a professor or minister who is retired from assigned duties
honorably retired from assigned duties and retaining your title along with the additional title `emeritus' as in `professor emeritus'
A person retired in this sense (feminine form emerita).
Oh, you veteran crime reporter, you grave old usher, you once popular policeman, now in solitary confinement after gracing that school crossing for years, you wretched emeritus read to by a boy! uE000183452uE001 Vladimir Nabokov, Lolita (1955)
retired, but retaining an honorific version of previous title; especially used with professor.
Origin: From emeritus.
honorably discharged from the performance of public duty on account of age, infirmity, or long and faithful services; -- said of an officer of a college or pastor of a church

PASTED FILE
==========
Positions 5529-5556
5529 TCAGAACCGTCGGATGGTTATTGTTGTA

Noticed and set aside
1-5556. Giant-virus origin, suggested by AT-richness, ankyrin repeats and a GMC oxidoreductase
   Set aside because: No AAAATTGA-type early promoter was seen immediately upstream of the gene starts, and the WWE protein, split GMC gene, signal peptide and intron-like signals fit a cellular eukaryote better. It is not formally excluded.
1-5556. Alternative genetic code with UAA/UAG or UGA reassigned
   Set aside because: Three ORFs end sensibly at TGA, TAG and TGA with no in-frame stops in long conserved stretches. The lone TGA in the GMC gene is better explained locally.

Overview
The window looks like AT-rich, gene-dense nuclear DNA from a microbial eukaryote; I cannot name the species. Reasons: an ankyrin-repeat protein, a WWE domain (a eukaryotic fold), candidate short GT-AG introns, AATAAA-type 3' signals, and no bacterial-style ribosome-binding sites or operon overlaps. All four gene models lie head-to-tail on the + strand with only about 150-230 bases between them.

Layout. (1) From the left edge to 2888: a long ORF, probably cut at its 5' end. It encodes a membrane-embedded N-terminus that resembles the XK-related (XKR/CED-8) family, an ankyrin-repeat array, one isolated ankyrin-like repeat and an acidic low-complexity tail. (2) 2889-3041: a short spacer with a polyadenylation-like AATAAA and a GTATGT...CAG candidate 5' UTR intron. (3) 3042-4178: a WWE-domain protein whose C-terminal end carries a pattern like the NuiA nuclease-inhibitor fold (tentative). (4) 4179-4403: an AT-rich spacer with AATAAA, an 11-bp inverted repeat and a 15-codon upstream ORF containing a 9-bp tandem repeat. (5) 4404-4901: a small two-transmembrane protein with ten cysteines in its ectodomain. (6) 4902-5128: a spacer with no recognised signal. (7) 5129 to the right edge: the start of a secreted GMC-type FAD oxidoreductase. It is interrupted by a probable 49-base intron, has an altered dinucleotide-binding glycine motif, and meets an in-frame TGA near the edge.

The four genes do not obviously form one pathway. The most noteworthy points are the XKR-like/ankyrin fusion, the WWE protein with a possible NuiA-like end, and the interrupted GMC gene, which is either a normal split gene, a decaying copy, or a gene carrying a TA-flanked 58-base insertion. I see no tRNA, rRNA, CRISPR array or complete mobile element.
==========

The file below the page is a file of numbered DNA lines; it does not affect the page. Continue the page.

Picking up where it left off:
a veteran who has honorably completed his service
Emeritus is a Latin past participle that means "having served one's time" or "having merited one's discharge by service". In current usage, it is a postpositive adjective used to designate a retired professor, bishop, president, prime minister, or other professional; as such it refers to the post-retirement status of at least one pope. The female equivalent, emerita, is also sometimes used, but phrases such as professor emerita are not in proper usage according to Latin grammar rules.
Chambers 20th Century Dictionary
e-mer′i-tus, adj. honourably discharged from the performance of public duty, esp. noting a retired professor.—n. one who has been honourably discharged from public duties:—pl. Emer′iti. [L. emeritus, having served one's time—emerēri, to deserve, do one's duty—e, sig. completeness, and merēre, to deserve.]
The numerical value of Emeritus in Chaldean Numerology is: 3
The numerical value of Emeritus in Pythagorean Numerology is: 2
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